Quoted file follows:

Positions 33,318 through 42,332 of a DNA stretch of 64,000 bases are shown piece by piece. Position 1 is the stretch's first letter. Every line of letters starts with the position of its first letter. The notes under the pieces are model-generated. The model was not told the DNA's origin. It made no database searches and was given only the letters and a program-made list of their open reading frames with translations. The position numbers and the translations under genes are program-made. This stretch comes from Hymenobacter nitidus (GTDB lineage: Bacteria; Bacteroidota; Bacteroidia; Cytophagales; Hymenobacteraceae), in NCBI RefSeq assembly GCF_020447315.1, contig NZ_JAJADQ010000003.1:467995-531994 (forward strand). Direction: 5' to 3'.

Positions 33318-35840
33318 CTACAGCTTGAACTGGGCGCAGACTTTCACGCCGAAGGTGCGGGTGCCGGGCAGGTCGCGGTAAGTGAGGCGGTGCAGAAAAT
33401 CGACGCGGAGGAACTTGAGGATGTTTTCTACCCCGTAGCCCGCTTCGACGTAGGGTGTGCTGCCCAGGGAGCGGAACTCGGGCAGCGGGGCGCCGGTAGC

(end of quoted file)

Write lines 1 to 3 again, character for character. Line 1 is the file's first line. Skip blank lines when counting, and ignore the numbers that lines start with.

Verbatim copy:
Positions 33,318 through 42,332 of a DNA stretch of 64,000 bases are shown piece by piece. Position 1 is the stretch's first letter. Every line of letters starts with the position of its first letter. The notes under the pieces are model-generated. The model was not told the DNA's origin. It made no database searches and was given only the letters and a program-made list of their open reading frames with translations. The position numbers and the translations under genes are program-made. This stretch comes from Hymenobacter nitidus (GTDB lineage: Bacteria; Bacteroidota; Bacteroidia; Cytophagales; Hymenobacteraceae), in NCBI RefSeq assembly GCF_020447315.1, contig NZ_JAJADQ010000003.1:467995-531994 (forward strand). Direction: 5' to 3'.

Positions 33318-35840
33318 CTACAGCTTGAACTGGGCGCAGACTTTCACGCCGAAGGTGCGGGTGCCGGGCAGGTCGCGGTAAGTGAGGCGGTGCAGAAAAT